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  • Jun 26th, 2017 @ 1:30pm

    Re: Take stuff they have never read...

    I laughed, but it was not a happy laugh...

  • Jun 26th, 2017 @ 4:10am


    Oh you can be sure it won't be one of the dangerous idiots proposing the idea, as that would suggest that they were at fault for forcing such an insanely stupid idea into practice.

    No, instead they'll heap all the blame on the companies, since clearly if they'd made a proper Unicorn Gate, with real Leprechaun Gold-level security then it wouldn't have been compromised, and would have only let the 'Good Guys' in.

  • Jun 26th, 2017 @ 1:44am

    "'No security for anyone not us' is 'reasonable', right?"

    “These discussions will focus on the need to cooperate with service providers to ensure reasonable assistance is provided to law enforcement and security agencies.”

    Undermining the security of everyone is not even remotely in the same field as 'reasonable assistance'. Service providers already provide 'reasonable assistance', handing over what they can without compromising the security of everyone in the process, which means they're not asking for 'reasonable assistance', they're asking for 'anything they might want, at any time, and damn the consequences for the public.'

  • Jun 25th, 2017 @ 6:39pm

    Re: Re: Re: Re: Re: foolish assertions

    Statements made must be empirically and discernibly false

    What did Oliver say that was demonstrably false?

    Keeping in mind 'they didn't present it like I wanted them to'(Which Murray's team seems to be bring up almost as much as talking about Murray's poor health) does not meet this qualifier, what, precisely, did Oliver present that was demonstrably false?

    The 'contacted under false pretenses' claim is undercut when they admit later on that they sent the C&D to try to stop 'any misguided attempt at humor', making it pretty clear they knew who Oliver was at the outset(and this one wouldn't be defamation in any case).

    The 'earthquake/earthquake-like event' claim is likewise undercut by the fact that Murray himself apparently claimed, within a day of the event that it was caused by an earthquake, despite now admitting that that sort of determination is 'vastly complex and can take years', with Oliver's statements based upon the 'experts'(their words, not mine) of the MSHA, and as the article points out if basing your statements/opinions on the findings of government agency findings is grounds for defamation claims then things have reached an entire new level in crazy.

    Bringing up the statements made by friends/family of the victims of the collapse isn't going to cut it because that actually happened, and that those statements(whether written by the ones making them or by 'adverse counsel in a lawsuit against Murray Energy') might not make Murray and/or his company look the best isn't likely to make bringing them up meet the bar of 'demonstrably false and made maliciously'.

    So I'll ask again, what exactly did Oliver say that was demonstrably false? Because as far as I can tell this is a pretty blatant example of a SLAPP suit, designed to shut down and/or punish someone for saying something that someone didn't like, which you claim you're opposed to.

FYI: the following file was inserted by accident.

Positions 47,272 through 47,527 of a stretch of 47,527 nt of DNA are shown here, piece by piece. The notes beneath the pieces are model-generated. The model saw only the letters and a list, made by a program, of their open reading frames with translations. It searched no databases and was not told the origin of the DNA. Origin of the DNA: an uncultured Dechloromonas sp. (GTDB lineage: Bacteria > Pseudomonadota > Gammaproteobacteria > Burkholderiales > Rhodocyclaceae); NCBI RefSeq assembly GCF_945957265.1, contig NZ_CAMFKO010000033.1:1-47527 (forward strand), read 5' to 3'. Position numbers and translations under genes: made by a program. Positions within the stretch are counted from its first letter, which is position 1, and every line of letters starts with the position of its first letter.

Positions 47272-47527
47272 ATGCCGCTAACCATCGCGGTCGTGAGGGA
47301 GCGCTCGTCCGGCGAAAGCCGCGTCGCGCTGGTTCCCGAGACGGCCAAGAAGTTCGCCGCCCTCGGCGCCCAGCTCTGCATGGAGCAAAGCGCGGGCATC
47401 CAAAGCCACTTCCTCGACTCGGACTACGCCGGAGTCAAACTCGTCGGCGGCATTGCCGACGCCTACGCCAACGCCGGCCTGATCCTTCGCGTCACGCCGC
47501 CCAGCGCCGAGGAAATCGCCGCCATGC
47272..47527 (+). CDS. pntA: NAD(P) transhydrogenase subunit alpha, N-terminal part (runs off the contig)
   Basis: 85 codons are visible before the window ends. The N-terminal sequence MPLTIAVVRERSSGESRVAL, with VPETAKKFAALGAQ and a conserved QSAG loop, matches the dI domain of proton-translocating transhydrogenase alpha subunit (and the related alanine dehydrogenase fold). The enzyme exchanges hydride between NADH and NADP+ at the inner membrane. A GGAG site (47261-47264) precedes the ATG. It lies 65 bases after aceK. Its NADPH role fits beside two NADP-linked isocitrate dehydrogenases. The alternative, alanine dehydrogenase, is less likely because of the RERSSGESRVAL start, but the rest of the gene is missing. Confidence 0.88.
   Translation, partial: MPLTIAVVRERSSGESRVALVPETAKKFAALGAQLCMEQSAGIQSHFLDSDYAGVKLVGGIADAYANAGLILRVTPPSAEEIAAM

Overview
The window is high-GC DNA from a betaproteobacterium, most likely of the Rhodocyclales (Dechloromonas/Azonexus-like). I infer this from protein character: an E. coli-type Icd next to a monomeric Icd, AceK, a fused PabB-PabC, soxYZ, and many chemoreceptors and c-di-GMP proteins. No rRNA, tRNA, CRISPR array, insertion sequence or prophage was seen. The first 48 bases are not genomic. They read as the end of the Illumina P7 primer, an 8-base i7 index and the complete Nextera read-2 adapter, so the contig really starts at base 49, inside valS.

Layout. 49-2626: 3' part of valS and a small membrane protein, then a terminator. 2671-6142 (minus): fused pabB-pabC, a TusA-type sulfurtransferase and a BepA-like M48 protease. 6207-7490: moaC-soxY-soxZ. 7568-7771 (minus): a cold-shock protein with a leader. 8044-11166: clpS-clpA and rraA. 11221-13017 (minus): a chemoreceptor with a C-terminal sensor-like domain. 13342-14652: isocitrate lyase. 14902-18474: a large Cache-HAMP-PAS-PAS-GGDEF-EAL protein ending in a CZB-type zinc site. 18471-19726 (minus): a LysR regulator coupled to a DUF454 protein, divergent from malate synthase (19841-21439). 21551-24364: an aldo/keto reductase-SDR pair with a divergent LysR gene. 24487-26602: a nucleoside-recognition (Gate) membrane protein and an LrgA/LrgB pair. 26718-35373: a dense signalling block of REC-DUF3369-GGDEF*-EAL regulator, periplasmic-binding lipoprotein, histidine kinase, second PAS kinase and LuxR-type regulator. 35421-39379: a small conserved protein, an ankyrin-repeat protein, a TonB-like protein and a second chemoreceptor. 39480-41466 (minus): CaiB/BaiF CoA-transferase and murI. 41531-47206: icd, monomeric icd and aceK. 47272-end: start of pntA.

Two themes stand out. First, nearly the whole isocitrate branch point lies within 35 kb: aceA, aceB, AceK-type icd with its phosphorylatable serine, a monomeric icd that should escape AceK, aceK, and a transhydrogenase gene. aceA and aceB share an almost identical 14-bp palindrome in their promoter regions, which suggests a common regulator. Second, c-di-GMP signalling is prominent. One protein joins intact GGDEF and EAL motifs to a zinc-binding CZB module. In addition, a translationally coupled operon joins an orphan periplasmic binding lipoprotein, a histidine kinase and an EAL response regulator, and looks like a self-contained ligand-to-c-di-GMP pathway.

• Jun 25th, 2017 @ 2:35pm

    'A little far reaching' in the same way that the surface of the sun is 'slightly warm'

    All email in the world? Possibly not. The concept in general? Well, I'll let his own words state his position on that.

    “I was issued the first US copyright for EMAIL,” he said on The Alex Jones Show earlier this year. “I was officially recognized as the inventor of email.”


    Aamoth introduced the piece by reciting Ayyadurai’s view that the 1978 EMAIL program was when “e-mail—as we currently know it—was born.


    “And I’m telling you, e-mail is the electronic version of the replicated form of the interoffice mail system, and I defined it. I called it E-M-A-I-L. These are facts.

    As I and several others have pointed out before, if his claim was simply that he 'invented' an email program, then he wouldn't be catching flack for his claims as that does indeed seem to be true.

    But when he claims to have invented email in general, accusing others of trying to write him out of history('These guys want to re-write their history.') by pointing out that his program had little to nothing(as far as I know it's 'nothing') to do with the development of email as people know and use it today, and then sues someone for pointing this out, at that point he deserves all the mockery he gets for his words and actions.

    He went from 'moderately amusing' to 'deserving of mockery and ridicule' when he started mocking those that worked on the projects that resulted in email as the public knows it, claiming that their work and it's results didn't count, and then didn't just cross the line but utterly demolish it by suing someone(Gawker, and then Mike/TD) for presenting the facts that contradicted his version of history.

  • Jun 24th, 2017 @ 3:34pm

    Re: Aren't we forgetting something?

    Yes, but if they pile even more hay on top of the already overflowing stack then surely the'll somehow reach a point where having vast amounts of useless data magically becomes incredibly effective at stopping terrorists! /s

  • Jun 24th, 2017 @ 3:30pm

    Beats the alternative

    They should be unless something's gone wrong.

  • Jun 24th, 2017 @ 2:52am


    Probably because it's irrelevant.

    Just because the cop may have said it doesn't mean that that was what was happening. If memory serves Castile also said repeatedly that he wasn't reaching for a gun.

  • Jun 23rd, 2017 @ 10:48pm

    Be careful what you wish for

    But when you purposefully defame good and honest people, asking the public (through a jury) to enforce a penalty seems appropriate.

    Lower down in the same comment section...

    Mix in some lesbian separatists and angry violent non-whites, and that pretty much covers the regulars here, right?